However, for more brightly labelled Crispr-Cas9 constructs, the arrival of low noise, high QE Andor sCMOS cameras makes them ideal tools for fast and sensitive detection of light emitted by labelled DNA/RNA or related proteins involved in strand cleavage and modification of the existing genetic code.
Imaging of neural correlations has been well established from studies done in model organisms including C. elegans and Drosophila. Experiments performed in these animals and the combination of whole cell labelling and whole organism imaging yielded valuable insights linking certain molecular circuits to stereotypical behaviours of the whole animal.
By combining techniques of optogenetics, photo-stimulation and classical fluorescent labelling we have now gained access to cells and tissues previously rendered invisible. Fast and sensitive sCMOS cameras provide images of large groups of firing of neurons in rapidly moving animals, helping you decode the circuitry behind behaviours.
Andor offers a complete range of sCMOS cameras, spanning a wide envelop of performance attributes. Whether your life science or physical science application requires a large field of view, ultimate sCMOS sensitivity, high speed capability, high resolution or even a compact and light OEM design, you can be confident that we can guide you towards the optimal solution.
|Model||Sona 6||Sona-11 (32 mm)||Sona-11 (22mm)||ZL41 Cell 4.2||ZL41 Cell 5.5||Neo 5.5|
|Sensor Format||2048 x 2048||2048 x 2048||1410 x 1410||2048 x 2048||2560 x 2160||2560 x 2160|
|Sensor Diagonal (mm)||18.8||31.9||21.9||18.8||21.8||21.8|
|Pixel Size (µm)||6.5||11||11||6.5||6.5||6.5|
|QE max (%)||95||95||95||82||64||64|
|QE Profile Options||BV||BV||BV||FI||FI||FI|
|Min. Cooling (°C)||-45||-45||-45||0||0||-40|
|Exposure (Shutter) Modes||Rolling||Rolling||Rolling||Rolling||Rolling and Global||Rolling and Global|
|Max. Frame Rate (fps, full array)||43 (USB 3.0)
53 (USB 3.0)
40 (USB 3.0)
|Min. Read Noise Median (e-)||1.0 (low noise, 2-CMS)
1.6 (high dynamic range)
1.9 (high speed)
|Max. Well Depth (e-)||42,000||85,000||85,000||30,000||30,000||30,000|
|USB 3.0||USB 3.0||USB 3.0
|USB 3.0||Camera Link|
The Sona-11 (32 mm) back-illuminated cameras utilize a unique technology approach to usefully access the entire 2048 x 2048 array, offering an impressive 32 mm sensor diagonal.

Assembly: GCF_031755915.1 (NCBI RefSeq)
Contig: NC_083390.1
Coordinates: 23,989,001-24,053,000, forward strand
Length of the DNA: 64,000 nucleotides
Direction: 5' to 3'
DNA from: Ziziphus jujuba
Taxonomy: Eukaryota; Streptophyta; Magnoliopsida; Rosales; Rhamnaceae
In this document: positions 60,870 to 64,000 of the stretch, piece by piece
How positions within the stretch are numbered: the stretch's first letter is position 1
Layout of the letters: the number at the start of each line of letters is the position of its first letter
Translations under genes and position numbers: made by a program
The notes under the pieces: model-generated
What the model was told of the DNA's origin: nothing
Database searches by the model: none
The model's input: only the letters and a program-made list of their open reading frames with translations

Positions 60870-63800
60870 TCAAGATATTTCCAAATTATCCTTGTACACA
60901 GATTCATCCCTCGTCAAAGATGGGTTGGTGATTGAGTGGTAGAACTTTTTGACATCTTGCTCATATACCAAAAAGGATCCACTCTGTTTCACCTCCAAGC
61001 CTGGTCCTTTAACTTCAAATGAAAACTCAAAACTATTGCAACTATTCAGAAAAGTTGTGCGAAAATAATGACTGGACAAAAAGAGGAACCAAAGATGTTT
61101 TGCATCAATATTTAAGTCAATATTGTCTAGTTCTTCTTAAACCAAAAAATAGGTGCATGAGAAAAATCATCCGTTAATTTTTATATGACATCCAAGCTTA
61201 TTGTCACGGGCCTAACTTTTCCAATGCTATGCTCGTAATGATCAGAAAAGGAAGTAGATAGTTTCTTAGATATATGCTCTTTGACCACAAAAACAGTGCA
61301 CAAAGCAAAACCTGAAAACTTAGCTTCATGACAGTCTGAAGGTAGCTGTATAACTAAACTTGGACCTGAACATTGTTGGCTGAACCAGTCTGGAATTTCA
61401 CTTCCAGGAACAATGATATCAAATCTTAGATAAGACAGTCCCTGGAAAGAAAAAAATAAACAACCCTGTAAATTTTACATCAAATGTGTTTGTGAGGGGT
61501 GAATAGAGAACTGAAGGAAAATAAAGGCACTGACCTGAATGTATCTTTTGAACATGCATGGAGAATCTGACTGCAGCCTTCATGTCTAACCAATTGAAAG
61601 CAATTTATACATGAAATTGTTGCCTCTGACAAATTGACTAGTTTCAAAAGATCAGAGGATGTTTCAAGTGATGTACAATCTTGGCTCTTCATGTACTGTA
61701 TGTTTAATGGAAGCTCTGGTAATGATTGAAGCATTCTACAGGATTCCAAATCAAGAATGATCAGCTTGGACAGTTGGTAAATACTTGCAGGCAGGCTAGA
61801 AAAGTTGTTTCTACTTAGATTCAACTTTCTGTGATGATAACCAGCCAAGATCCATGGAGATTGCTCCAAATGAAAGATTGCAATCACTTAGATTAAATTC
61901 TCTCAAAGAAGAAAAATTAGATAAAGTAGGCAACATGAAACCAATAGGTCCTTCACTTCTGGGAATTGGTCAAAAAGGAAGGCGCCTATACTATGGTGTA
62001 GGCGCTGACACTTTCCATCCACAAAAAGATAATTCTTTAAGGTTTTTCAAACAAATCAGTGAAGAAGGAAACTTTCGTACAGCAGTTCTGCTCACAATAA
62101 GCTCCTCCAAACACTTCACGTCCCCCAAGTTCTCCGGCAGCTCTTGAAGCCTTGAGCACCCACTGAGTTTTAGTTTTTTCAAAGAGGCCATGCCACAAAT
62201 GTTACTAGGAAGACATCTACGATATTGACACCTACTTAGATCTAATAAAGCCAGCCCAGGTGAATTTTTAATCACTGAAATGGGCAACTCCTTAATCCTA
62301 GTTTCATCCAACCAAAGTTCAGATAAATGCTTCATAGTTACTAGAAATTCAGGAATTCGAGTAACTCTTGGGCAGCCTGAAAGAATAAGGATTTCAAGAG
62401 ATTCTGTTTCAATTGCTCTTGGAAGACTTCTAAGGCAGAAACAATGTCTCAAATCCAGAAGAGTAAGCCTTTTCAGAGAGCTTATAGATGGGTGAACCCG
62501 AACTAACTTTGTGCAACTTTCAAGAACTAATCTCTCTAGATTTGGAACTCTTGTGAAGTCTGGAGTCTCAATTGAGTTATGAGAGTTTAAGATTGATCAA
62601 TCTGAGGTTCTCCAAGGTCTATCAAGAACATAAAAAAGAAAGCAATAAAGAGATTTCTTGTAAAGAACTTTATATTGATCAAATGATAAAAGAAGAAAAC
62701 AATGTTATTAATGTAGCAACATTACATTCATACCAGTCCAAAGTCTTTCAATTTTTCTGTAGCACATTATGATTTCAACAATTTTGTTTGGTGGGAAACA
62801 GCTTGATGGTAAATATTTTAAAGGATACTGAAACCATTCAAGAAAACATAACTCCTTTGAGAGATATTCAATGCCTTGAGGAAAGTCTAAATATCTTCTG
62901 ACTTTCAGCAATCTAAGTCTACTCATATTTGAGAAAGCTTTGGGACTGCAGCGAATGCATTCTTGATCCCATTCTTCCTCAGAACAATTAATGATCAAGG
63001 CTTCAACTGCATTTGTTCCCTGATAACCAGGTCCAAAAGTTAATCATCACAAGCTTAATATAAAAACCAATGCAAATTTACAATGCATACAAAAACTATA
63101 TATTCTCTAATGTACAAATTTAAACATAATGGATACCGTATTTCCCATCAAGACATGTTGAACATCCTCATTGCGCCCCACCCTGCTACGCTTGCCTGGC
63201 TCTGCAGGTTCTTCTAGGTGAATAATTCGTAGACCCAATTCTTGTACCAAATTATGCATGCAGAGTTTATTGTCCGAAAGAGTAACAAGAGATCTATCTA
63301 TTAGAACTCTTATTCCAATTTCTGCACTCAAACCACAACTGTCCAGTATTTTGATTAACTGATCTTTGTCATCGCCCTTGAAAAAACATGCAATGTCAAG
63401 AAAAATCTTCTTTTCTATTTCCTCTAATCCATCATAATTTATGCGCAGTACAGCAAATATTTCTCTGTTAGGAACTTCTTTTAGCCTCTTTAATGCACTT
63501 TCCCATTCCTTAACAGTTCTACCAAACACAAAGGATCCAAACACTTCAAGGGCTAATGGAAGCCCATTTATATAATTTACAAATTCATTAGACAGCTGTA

Microscopy Field of View Advantage: Sona-11 (32 mm) with 2048 x 2048 array has the largest sensor on the market at 32 mm!
Capture the weakest signals with the latest back-illuminated sCMOS sensors with up to 95% QE. Reduce exposures and illumination intensity. Reduce phototoxicity. Extend observations. Preserve cell physiology.
Comparative Signal to Noise under low light conditions (10 incident photons per 100 µm2 sensor area) - Under identical low light optical conditions, the Sona-11 with back-illumination and large pixel size is well suited to maximizing photon capture and Signal to Noise.
Andor sCMOS cameras offer our extended dynamic range functionality, supported by 16-bit range. Harnessing an innovative “dual amplifier” sensor architecture, we can access the maximum pixel well depth AND the lowest noise simultaneously. The result? Quantify extremely weak and bright signal regions in one snap.
|Model||Well Depth (e-)||Dynamic Range|
|Sona-11 (32 mm) and Sona-11 (22 mm)||85,000||53,000:1|
|ZL41 Cell 4.2||30,000||33,000:1|
|ZL41 Cell 5.5||30,000||33,000:1|
Furthermore, to achieve best in class quantification accuracy, Andor have implemented enhanced on-head intelligence to deliver market-leading linearity of > 99.8%.
sCMOS technology is based on highly parallel pixel readouts making it possible to combine high frame rates and high resolution, while maintaining very low noise.
ZL41 Cell and Sona cameras offer fast imaging via USB 3 connections to capture the fastest processes. Need even more speed?